Chapter 2: Extracellular Matrix and Cell Adhesion

Intro

Contents

OVERVIEW

Cells are organized into groups or aggregates, known as tissues, that perform one or more specific functions. Tissues, in turn, create a stable environment in which the cells live and function. Unlike epithelial, muscle, and nerve tissues which are composed principally of cells, connective tissue contains a matrix of macromolecules in the extracellular space. Known as the extracellular matrix (ECM), these macromolecules are synthesized and then secreted by cells that live within the tissue.

Adhesion is also important for maintaining a stable tissue environment and allows for communication between cells and the ECM. Therefore, structural components within tissues must include mediators of cell-to-cell and cell-to-ECM adhesion. Adhesive properties of cells also facilitate cellular growth and differentiation and allow cells to migrate. The cells and the ECM within a tissue influence each other by altering their adhesive connections, creating a complex feedback mechanism.

EXTRACELLULAR MATRIX

A substantial part of tissue volume is an extracellular space largely filled by the intricate network of macromolecules of the ECM. Proteins and polysaccharides of the ECM are secreted by cells of the tissue and are then assembled into an organized meshwork. The ECM is specialized to perform different functions in different tissues. For example, the ECM adds strength to tendons and is involved in filtration in the kidney and attachment in skin.

Cellular and extracellular materials make up different proportions of different tissues (Figure 2.1). While epithelial tissue is principally cellular with a small amount of ECM, connective tissue is principally ECM with fewer cells. The ECM of epithelial tissue is known as the basement membrane or basal lamina and is secreted in the same direction from all epithelial cells in the layer. Therefore, the basement membrane appears beneath the epithelial cells that have secreted it and separates epithelial cells from connective tissue underlying it. The lamina propria is a thin layer of loose connective tissue found beneath the epithelial cells or epithelium. Together the epithelium and the lamina propria constitute the mucosa. “Mucous membrane” or “mucosa” always refers to the epithelium with the lamina propria. Submucosa refers to a layer of tissue beneath a mucous membrane.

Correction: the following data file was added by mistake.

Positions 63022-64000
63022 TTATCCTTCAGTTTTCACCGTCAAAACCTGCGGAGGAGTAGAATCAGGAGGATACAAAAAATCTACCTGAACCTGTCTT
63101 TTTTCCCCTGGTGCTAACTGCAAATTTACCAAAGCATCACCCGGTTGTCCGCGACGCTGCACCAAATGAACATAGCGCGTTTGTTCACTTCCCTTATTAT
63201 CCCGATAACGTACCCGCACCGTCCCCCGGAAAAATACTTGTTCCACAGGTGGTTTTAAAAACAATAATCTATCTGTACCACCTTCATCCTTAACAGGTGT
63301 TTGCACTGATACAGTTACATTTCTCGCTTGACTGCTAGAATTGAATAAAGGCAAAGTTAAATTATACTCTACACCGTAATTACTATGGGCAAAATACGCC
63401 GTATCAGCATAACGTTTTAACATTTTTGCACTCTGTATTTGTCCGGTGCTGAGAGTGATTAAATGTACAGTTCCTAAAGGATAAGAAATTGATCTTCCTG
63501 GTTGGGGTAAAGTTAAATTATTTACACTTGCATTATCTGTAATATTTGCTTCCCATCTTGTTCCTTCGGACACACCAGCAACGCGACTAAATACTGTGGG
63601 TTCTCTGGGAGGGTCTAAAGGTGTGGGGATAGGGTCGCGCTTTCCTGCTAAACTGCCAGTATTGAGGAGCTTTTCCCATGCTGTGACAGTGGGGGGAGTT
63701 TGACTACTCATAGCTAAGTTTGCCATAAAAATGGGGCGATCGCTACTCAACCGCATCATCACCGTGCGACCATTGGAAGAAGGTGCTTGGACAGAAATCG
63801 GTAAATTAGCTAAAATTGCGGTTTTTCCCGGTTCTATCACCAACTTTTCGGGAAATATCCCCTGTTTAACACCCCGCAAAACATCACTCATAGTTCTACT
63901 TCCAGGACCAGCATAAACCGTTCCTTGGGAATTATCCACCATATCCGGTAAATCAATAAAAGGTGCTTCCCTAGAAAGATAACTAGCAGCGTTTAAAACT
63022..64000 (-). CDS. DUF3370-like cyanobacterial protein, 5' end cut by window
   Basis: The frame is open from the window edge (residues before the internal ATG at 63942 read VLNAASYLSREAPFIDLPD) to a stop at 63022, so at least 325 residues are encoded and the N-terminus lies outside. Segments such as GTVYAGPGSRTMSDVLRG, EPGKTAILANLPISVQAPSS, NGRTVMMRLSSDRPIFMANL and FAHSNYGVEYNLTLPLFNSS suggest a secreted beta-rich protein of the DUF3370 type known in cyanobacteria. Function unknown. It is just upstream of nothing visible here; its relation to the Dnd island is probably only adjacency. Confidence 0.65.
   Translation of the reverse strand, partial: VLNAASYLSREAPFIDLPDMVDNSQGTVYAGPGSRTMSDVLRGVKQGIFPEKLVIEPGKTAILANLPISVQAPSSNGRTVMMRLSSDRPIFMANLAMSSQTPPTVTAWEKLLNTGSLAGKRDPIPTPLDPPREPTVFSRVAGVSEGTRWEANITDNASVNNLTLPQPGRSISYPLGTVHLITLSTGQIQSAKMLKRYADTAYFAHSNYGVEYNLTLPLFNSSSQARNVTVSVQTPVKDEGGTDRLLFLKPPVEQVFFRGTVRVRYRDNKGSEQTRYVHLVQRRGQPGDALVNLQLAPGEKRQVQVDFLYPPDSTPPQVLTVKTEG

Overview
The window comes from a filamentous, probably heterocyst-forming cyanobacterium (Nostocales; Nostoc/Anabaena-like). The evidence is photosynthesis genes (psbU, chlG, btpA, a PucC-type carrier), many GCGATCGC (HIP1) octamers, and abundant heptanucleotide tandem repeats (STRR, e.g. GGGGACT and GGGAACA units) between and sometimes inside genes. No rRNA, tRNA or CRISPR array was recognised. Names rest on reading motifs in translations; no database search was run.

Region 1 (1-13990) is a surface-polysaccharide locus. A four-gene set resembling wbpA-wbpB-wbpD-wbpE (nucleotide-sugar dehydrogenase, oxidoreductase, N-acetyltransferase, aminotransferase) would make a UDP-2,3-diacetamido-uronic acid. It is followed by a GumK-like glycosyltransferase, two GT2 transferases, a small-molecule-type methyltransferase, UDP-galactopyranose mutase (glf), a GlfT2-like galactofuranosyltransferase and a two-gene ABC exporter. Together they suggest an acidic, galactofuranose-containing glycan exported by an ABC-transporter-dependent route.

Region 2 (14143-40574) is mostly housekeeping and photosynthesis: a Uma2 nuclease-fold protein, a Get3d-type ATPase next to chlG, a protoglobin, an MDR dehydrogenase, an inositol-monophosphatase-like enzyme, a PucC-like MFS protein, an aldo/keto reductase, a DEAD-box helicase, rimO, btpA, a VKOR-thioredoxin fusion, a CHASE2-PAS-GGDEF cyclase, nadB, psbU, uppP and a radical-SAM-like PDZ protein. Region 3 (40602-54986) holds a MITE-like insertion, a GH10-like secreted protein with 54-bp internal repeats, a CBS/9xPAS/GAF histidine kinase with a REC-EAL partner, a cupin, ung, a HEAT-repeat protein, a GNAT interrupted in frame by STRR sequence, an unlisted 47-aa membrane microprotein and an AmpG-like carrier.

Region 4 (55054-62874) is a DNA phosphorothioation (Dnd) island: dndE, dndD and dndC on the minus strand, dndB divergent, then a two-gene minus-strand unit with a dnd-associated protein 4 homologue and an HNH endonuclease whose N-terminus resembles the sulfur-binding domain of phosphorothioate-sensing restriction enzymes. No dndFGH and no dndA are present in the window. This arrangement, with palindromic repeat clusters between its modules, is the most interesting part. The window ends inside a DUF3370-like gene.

FIGURE 2.1.Connective tissue underlying an epithelial cell sheet.

Connective tissue underlying an epithelial cell sheet.

The physical nature of the ECM also varies from tissue to tissue. Blood is fluid, while cartilage has a spongy characteristic owing to the nature of extracellular materials in those tissues. Three categories of extracellular macromolecules make up the ECM: glycosaminoglycans (GAGs) and proteoglycans; fibrous proteins including collagen and elastin and adhesive proteins, including fibronectin and laminin. While two of these categories are proteins, proteoglycans are mostly carbohydrate in their structure.